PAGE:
Art by Margaret Hill, child of God.
Readings: Isaiah 9:2-7; Psalm 96; Titus 2:11-14; Luke 2: 1-14
Winter is a tricky time of year. For some it is memories of snowmen, skiing, holiday parties, and the adventure of swirling blizzards. For others it brings the bleakness of short days and cold nights, Seasonal Affective Disorder (SAD), holidays muted by the absence of departed loved ones, or the urge to get to the warmth of Florida as quickly as humanly possible. So it is, as the days of autumn rush toward late December, that many experience a paradoxical mix of anticipation and melancholy.
Over two-thousand years ago, as the days continued dark and discouraging for the people of Israel—occupied by Roman legions, deluged by worldly ways, ruled by a “king of the Jews” who wasn’t even Jewish—there was a similar mix of anticipation and melancholy. For hundreds of years their lives had not been their own as they were overrun and ruled by one kingdom after another with only the briefest glimpses of freedom. They had lived in this condition long enough that their various responses to their plight to become solidified into sects—Sadducees, Pharisees, Essenes—each with their own politics, theology, and lifestyles. One of the few things they may have had in common was the word of the prophet, Isaiah.
1Nevertheless, there will be no more gloom for those who were in distress. In the past he humbled the land of Zebulun and the land of Naphtali, but in the future he will honor Galilee of the nations, by the Way of the Sea, beyond the Jordan—
2The people walking in darkness have seen a great light;
on those living in the land of deep darkness a light has dawned.
3You have enlarged the nation and increased their joy;
they rejoice before you as people rejoice at the harvest,
as warriors rejoice when dividing the plunder.
4For as in the day of Midian’s defeat, you have shattered
the yoke that burdens them, the bar across their shoulders,
the rod of their oppressor.
5Every warrior’s boot used in battle and every garment rolled in blood
will be destined for burning, will be fuel for the fire.
6For to us a child is born,
to us a son is given,
and the government will be on his shoulders.
And he will be called
Wonderful Counselor, Mighty God,
Everlasting Father, Prince of Peace.
7Of the greatness of his government and peace
there will be no end.
He will reign on David’s throne
and over his kingdom,
establishing and upholding it
with justice and righteousness
from that time on and forever.
The zeal of the Lord Almighty
will accomplish this.
Isaiah 9:1-7 (NIV)
The days in which Isaiah uttered these words were days of hardship and fear. The northern kingdom of Israel had been overrun in an Assyrian invasion. Isaiah’s friends in the southern kingdom of Judah feared a similar fate. It was during these tense times that the Lord spoke through Isaiah with a message of hope. A light… a nation… a victory… a child… a King!
In one sense very little had changed in Israel in the 700 years since the time of Isaiah’s prophecy. Instead of the Assyrians or the Babylonians it was the Romans. Conditions were much the same. His words would have fallen on the ears of those in Jerusalem, Nazareth and Bethlehem in much the same way they had been heard by their ancestors: Don’t despair. God’s anointed messiah was on his way! Can you imagine the mixed emotions of anticipation and melancholy? Can you imagine the relief and joy of those who actually witnessed the life of the Child… the Son… the King?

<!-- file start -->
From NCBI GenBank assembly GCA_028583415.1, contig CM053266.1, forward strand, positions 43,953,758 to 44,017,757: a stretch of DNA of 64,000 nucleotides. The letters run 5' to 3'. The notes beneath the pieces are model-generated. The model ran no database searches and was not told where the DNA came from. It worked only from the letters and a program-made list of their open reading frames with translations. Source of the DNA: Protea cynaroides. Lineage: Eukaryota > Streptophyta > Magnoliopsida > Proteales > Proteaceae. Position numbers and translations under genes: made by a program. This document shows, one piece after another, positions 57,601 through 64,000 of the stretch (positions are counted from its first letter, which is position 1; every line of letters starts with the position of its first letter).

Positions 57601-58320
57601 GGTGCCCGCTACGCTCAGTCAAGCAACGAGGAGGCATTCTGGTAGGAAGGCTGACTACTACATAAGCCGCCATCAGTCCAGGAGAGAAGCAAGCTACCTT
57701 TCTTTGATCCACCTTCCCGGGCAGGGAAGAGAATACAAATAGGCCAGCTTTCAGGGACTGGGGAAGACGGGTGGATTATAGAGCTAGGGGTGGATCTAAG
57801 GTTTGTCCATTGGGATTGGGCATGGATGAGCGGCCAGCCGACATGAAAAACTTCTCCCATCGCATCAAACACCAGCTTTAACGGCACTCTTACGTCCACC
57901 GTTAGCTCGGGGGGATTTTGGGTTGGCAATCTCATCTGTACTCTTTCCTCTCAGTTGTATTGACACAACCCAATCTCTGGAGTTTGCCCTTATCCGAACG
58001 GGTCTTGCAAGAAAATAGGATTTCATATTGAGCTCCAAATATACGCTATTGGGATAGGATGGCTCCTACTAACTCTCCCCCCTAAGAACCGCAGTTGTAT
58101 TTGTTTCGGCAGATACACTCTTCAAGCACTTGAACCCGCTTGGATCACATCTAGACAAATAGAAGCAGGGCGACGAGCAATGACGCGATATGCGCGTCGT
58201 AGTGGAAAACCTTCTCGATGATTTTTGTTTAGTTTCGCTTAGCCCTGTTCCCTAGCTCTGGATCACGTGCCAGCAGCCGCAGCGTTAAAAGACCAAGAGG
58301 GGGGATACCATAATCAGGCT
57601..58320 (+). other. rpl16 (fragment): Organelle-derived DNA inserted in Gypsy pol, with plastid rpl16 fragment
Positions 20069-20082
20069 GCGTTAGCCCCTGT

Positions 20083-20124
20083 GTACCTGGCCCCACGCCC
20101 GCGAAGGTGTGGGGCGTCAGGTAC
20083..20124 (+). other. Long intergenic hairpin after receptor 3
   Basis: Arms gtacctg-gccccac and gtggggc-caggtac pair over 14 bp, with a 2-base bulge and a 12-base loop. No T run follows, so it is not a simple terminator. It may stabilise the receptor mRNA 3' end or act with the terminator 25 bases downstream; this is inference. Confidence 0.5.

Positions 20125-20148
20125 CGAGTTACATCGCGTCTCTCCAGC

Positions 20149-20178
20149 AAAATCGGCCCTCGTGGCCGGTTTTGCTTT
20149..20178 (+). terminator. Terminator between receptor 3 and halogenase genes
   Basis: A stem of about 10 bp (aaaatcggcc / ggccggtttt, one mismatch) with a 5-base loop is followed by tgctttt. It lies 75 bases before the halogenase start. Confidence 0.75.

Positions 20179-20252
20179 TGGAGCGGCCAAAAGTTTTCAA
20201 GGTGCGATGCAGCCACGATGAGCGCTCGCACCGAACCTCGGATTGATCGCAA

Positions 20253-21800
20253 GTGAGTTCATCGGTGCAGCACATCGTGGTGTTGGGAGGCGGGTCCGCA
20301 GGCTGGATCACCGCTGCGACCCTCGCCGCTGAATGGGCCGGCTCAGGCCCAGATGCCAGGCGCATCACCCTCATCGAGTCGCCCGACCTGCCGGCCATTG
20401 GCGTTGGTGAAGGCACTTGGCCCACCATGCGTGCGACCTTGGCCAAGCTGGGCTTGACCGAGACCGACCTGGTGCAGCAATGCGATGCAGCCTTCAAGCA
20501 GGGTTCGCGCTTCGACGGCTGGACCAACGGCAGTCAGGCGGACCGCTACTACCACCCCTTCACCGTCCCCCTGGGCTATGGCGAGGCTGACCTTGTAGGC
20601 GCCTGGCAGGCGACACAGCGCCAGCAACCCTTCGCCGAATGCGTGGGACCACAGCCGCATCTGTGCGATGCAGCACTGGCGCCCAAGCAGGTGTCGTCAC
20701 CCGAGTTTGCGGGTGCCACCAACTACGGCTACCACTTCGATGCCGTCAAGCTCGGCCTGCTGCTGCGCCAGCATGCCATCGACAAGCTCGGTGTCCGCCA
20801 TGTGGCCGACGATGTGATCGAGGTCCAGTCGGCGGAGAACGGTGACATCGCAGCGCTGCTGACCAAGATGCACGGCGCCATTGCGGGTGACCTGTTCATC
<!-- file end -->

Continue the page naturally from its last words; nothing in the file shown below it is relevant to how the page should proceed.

Two-thousand more years have come and gone. Have our lives been overrun by worldly ways? Are we ruled by kings who bear no resemblance to the King of kings? Are we beginning to question the promise of the messiah’s Second Coming? Are we experiencing a SAD season—memories of spiritual victories and God’s breakthrough moments tempered by defeat and discouragement and a desperate longing for something more? Is it only melancholy, or is there a hint of anticipation?
Isaiah’s words were enough for his contemporaries as well as those who were tending their flocks on the hillsides around Bethlehem 700 years later. Are they enough for us today? In these tricky days of winter they are enough! Winter is a season of our spiritual lives when we may not see much happening. We may feel the melancholy that comes with dormancy. Yet, if we can but lift our heads above the snowbank we will get a glimpse of what is coming—a glimpse of springtime showers, summer warmth, and harvest time. Let the words of Isaiah kindle a spark of anticipation in your soul. The SAD season won’t last forever!
Come, Lord Jesus, Come.
Words offered by David Shaw – minister, listener, child of God.
Readings: Luke 1:46b-55; 2 Samuel 7:18, 23-29; Galatians 3:6-14
My soul magnifies the Lord, and my spirit rejoices in God my Savior.
During this Advent, we have been reading periodically from Galatians—often called the Magna Carta of Christian liberty. In this epistle, Paul makes one of his strongest cases against the legalism that had infiltrated the Mosaic law with it’s focus on ourselves—our performance of good works, our sacrifices and ritual observances. Paul reasserts that our salvation comes solely from God—salvation through faith in Jesus Christ, sola fide, justification through faith alone. The focus must be on God.
Mary knows this. Today we read in Luke’s gospel her wonderful song—the Magnificat. It’s all about what God has done and is doing in her life, about servanthood and surrender:”…for the Mighty One has done great things for me…”(Lk. 1:49a).